The NDIS is leaving the most vulnerable people behind

30 November 2018
Close up photo of open hands

John* is one of our Journey to Social Inclusion (J2SI) clients. He is living with Borderline Personality Disorder and Psychosocial behavioural complexities. As a result, he is often aggressive and difficult to engage. He is distrustful of service providers and often opposes advice he receives.

While John is in vital need of support, he has been rejected twice by the National Disability Insurance Scheme (NDIS). Why? Firstly, the NDIS required a psychological evaluation, which is expensive and difficult for people experiencing homelessness and disadvantage to attend.

Secondly, living with mental health issues or a ‘psychosocial disability’ means John finds it difficult to attend appointments so the evaluation is denied. Case workers also have to prove all treatment options have been investigated before applying to the NDIS, but without a consistent healthcare professional in John’s life it is difficult to attain his medical history.

Fortunately for John, we Sacred Heart Mission was able to provide intensive case management through J2SI to support him through two appeal processes. John eventually received an NDIS package, but is yet to start using the services and treatments identified, and requires ongoing support to do so.

The NDIS was first introduced to increase independence for people with a disability by directly providing them with funding and putting choice and control in their hands. While it’s a welcome reform for some, many vulnerable people in our community are unable to navigate the new system and are no longer receiving the care they so vitally need.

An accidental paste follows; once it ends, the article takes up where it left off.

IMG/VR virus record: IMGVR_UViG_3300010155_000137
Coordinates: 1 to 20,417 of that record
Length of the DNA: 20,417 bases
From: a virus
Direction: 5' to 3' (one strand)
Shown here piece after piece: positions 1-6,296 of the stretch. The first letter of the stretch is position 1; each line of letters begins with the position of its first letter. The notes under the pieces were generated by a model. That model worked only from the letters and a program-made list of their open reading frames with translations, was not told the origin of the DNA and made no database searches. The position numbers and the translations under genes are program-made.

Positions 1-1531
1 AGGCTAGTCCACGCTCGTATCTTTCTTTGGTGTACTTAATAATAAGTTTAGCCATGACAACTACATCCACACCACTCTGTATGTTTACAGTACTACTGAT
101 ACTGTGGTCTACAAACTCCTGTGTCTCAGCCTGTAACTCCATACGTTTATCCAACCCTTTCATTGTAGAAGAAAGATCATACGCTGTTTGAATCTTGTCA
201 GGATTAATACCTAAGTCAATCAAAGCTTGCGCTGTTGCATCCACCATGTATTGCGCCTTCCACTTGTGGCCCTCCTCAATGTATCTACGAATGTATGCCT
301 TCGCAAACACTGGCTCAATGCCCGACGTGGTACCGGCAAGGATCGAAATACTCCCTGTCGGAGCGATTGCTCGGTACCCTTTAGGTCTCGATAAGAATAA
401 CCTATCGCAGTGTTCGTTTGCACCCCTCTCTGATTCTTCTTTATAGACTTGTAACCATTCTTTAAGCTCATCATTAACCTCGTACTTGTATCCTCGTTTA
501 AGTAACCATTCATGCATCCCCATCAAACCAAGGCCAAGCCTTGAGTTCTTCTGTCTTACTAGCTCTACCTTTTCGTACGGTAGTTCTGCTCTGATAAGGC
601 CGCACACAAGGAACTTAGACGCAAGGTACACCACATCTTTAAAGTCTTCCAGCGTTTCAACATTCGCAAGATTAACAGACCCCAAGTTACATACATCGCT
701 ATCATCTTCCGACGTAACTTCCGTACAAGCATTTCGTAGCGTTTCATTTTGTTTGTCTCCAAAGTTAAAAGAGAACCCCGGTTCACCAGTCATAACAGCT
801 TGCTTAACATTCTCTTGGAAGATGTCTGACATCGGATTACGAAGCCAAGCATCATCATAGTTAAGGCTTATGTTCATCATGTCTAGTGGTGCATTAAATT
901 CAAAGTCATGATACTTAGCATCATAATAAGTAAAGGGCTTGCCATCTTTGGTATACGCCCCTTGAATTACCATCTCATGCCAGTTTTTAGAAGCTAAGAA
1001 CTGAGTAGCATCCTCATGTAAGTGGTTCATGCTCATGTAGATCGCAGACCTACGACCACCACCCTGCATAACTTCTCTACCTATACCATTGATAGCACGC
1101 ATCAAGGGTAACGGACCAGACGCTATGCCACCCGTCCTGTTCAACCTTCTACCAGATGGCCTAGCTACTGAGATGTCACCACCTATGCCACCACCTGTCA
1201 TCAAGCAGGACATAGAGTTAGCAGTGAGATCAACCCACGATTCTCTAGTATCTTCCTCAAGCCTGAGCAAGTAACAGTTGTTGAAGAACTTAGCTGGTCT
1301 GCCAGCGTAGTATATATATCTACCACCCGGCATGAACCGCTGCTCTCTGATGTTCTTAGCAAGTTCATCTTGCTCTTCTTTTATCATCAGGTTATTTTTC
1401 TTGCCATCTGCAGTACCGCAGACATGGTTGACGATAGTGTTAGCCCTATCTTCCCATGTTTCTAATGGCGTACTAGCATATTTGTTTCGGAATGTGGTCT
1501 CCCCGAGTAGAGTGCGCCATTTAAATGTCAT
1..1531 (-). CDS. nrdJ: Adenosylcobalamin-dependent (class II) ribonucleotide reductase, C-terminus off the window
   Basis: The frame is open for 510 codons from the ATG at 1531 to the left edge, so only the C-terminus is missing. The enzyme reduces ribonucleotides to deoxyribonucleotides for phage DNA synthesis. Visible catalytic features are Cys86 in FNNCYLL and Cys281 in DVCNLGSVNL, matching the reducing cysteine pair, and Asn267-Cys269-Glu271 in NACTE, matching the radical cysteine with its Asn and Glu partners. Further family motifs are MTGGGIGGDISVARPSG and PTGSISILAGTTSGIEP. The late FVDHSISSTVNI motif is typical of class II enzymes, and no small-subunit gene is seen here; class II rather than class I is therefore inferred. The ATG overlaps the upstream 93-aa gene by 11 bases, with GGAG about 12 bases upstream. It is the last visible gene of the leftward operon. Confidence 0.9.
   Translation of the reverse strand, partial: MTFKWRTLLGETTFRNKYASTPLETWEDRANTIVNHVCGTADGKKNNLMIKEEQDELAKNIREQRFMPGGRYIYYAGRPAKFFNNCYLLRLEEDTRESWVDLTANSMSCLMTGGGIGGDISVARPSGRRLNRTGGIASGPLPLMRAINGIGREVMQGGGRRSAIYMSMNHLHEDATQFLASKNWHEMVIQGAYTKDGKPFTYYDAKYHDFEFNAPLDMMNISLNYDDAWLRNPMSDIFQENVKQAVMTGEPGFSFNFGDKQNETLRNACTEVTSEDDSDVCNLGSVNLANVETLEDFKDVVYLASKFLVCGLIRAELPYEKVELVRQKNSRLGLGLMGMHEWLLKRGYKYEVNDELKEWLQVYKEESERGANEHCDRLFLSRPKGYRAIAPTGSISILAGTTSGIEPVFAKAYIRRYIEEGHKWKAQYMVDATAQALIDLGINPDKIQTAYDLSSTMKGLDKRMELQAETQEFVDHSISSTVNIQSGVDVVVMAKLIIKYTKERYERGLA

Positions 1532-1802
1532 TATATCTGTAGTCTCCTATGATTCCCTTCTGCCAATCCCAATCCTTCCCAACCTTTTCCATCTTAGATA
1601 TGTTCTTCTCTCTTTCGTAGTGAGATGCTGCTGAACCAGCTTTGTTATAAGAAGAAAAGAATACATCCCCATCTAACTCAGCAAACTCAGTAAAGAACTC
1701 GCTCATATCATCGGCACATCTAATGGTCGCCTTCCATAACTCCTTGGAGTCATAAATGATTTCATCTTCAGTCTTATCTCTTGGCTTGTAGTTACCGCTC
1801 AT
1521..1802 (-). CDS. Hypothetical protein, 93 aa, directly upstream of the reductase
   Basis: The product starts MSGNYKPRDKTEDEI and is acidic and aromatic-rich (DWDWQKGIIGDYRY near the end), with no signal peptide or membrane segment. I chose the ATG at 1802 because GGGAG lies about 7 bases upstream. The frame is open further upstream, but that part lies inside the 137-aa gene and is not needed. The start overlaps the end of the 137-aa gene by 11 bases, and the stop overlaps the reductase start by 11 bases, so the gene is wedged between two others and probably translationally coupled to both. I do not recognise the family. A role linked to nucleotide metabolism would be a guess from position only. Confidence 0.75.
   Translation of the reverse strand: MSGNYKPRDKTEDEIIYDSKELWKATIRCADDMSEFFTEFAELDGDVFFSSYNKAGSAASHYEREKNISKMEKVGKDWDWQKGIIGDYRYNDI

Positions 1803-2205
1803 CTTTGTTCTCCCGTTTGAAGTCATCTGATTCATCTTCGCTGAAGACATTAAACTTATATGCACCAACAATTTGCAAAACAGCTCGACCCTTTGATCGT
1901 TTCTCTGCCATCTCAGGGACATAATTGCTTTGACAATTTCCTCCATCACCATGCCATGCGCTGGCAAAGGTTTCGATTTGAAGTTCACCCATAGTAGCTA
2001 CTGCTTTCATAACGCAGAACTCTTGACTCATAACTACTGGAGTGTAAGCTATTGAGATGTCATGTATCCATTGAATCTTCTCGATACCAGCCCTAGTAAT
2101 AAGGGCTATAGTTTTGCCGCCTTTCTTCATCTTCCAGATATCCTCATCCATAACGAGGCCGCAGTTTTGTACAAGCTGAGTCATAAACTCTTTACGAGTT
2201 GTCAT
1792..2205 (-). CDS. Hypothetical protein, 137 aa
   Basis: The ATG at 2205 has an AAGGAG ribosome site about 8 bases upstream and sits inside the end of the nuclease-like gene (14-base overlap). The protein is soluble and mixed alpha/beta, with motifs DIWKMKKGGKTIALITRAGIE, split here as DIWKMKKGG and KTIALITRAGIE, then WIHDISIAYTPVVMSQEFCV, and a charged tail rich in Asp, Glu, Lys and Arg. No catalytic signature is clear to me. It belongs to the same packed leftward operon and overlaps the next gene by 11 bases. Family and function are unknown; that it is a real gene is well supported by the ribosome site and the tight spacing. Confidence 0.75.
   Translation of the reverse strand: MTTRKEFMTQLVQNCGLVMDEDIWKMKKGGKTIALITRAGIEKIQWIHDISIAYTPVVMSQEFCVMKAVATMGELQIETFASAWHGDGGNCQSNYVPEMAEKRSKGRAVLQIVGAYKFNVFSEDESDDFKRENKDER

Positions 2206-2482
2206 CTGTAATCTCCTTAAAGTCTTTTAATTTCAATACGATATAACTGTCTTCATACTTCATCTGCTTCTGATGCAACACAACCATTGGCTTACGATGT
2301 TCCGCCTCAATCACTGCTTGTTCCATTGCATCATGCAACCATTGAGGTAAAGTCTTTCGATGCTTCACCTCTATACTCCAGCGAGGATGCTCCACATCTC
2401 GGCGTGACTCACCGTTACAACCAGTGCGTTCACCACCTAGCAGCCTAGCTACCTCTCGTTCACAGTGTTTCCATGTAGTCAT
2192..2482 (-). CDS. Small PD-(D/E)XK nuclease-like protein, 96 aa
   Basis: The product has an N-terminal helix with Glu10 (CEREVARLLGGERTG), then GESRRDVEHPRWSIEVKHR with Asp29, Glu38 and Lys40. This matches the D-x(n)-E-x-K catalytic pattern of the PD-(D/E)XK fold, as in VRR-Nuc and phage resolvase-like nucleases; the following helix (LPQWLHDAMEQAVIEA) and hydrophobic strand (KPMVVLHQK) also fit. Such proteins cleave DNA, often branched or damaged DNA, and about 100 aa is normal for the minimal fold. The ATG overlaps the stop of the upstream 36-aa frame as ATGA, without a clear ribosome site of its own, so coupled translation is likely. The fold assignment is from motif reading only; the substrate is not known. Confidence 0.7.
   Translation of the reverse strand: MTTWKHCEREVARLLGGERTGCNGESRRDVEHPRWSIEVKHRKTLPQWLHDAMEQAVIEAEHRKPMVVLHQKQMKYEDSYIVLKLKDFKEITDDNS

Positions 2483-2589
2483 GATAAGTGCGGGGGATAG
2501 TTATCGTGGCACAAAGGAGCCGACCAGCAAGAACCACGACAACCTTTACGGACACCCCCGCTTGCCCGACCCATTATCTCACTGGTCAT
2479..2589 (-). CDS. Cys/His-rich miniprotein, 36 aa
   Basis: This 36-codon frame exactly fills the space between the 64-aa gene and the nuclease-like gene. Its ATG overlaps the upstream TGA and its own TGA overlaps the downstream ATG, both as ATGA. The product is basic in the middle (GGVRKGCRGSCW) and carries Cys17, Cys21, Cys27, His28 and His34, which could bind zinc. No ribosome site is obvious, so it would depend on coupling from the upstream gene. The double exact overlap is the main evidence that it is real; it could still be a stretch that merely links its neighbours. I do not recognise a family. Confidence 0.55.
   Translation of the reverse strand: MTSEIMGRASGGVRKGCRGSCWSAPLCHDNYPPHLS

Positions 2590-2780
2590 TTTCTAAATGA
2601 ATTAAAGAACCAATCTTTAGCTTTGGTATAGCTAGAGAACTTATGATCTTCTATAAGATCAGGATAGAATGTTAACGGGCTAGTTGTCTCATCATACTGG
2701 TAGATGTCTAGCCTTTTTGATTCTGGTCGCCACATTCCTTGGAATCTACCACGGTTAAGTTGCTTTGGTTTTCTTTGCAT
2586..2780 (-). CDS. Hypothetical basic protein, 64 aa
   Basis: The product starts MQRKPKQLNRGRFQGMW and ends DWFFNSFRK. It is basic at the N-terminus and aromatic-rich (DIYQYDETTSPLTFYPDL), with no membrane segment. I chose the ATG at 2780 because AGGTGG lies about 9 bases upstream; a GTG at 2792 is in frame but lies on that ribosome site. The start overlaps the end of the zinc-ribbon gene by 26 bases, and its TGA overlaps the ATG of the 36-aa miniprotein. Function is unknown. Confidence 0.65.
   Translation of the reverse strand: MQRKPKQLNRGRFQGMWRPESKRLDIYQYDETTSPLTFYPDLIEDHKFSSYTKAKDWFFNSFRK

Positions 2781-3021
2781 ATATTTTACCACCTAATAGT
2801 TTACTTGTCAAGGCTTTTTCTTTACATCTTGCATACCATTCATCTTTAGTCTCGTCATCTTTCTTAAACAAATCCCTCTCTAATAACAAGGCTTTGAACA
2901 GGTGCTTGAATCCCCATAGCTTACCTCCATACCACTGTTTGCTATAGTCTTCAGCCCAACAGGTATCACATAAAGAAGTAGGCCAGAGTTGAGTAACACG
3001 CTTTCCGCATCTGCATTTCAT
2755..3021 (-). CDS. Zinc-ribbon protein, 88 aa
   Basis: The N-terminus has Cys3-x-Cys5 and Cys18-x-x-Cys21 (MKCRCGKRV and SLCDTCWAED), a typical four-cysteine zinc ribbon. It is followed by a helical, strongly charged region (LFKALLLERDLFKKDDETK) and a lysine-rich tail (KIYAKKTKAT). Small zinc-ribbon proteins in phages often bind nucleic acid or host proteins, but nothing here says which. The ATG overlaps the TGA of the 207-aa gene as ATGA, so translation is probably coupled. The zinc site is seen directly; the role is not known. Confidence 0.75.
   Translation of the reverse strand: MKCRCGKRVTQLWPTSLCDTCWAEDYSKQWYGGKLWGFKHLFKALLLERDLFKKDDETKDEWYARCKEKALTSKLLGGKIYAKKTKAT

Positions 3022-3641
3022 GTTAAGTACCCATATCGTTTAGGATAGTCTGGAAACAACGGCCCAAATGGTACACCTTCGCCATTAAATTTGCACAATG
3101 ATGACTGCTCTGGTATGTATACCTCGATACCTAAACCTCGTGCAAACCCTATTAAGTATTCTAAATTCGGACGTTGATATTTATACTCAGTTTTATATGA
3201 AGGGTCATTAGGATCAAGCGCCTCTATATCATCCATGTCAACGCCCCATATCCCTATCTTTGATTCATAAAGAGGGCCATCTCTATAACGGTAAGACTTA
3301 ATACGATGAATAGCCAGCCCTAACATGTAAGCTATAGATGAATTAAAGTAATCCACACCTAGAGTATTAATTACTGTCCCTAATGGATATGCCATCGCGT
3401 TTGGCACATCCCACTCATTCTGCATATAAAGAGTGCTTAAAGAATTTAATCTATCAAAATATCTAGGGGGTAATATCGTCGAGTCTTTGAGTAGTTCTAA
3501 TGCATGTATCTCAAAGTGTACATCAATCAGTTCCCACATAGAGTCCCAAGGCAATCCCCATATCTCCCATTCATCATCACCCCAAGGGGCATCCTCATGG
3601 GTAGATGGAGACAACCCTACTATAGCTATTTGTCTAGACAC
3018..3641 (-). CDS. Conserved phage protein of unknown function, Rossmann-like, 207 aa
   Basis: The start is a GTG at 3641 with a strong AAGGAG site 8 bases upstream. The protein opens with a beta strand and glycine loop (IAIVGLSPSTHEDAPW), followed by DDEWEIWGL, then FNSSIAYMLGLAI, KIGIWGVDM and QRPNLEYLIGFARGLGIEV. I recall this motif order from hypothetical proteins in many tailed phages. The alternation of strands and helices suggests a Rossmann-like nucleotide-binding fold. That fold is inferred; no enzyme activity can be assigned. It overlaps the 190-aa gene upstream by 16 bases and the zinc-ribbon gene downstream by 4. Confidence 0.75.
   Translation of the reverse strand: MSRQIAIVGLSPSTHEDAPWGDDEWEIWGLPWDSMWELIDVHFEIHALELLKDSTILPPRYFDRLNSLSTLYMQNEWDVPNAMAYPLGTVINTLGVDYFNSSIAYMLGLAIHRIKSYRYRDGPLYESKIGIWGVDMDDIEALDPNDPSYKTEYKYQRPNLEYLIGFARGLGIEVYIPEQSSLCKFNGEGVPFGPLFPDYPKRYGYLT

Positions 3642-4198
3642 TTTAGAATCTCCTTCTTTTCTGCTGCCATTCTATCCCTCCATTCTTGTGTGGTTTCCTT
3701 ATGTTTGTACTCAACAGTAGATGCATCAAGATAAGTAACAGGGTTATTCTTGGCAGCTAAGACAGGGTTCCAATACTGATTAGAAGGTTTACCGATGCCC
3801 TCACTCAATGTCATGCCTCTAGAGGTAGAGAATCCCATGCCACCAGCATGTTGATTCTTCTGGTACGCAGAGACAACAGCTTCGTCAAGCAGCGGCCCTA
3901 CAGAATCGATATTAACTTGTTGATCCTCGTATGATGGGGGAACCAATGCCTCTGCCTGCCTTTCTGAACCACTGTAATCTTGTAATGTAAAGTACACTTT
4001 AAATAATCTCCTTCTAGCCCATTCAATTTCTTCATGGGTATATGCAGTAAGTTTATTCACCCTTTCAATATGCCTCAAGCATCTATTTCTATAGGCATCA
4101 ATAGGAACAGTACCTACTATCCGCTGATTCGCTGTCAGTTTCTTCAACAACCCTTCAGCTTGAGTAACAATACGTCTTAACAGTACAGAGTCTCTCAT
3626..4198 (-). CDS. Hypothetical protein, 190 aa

What are the challenges we faced with NDIS?

Some key barriers preventing individuals from accessing the NDIS:

  • Lack of knowledge/ awareness of services available or application process
  • Difficulties gathering required evidence of their disability and the necessity for very specific, costly evidence
  • Lack of previous healthcare support to build evidence for the individual’s case
  • Poor support and advocacy for applications, resulting in a high number of rejections
  • Those with deep social anxiety and/or agoraphobia preventing people from attending required appointments
  • Undiagnosed psychosocial issues or behavioural disorders acting as a barrier for engaging with the process
  • Inability to engage independently with either support services or the NDIS effectively
  • Complex behaviour resulting in services being unwilling to supply supporting evidence.

In addition to these barriers, individuals who successfully receive a package find it challenging to use their plans.  For the 4,400 Victorians living with a psychosocial disability on the NDIS, only 1,800 have used their plans to access services and support.

What are we doing about it?

We have supported people throughout the application process, identifying those most in need and providing significant support to access the NDIS and use their plan once approved.

On average we spend 15 hours per person to achieve NDIS eligibility, with many more hours required to support people to use their package. All of this work is unfunded and not billable which means our case workers are not able to spend the time needed to help the most vulnerable access the services they so desperately need.

What can be done?

The State Government recently announced funding of $70 million towards supporting mental health organisations to increase the participation in the NDIS for those with psychosocial disabilities.

While this is a welcome step forward, the government needs to:

  1. Introduce assertive engagement roles to actively seek out those most in need in the community and raise awareness of the NDIS and provide direct support, service coordination and system advocacy.
  2. Fund case worker support roles for people both to access an NDIS plan and to seek out and receive the treatments identified for them in the plan.

These changes will make the NDIS more efficient, accessible and equitable for people with complex needs. Without this support, many of our most vulnerable and complex clients will fall through the cracks and miss out on the supports and services they so vitally need.

*We have changed the name of our client to protect his privacy.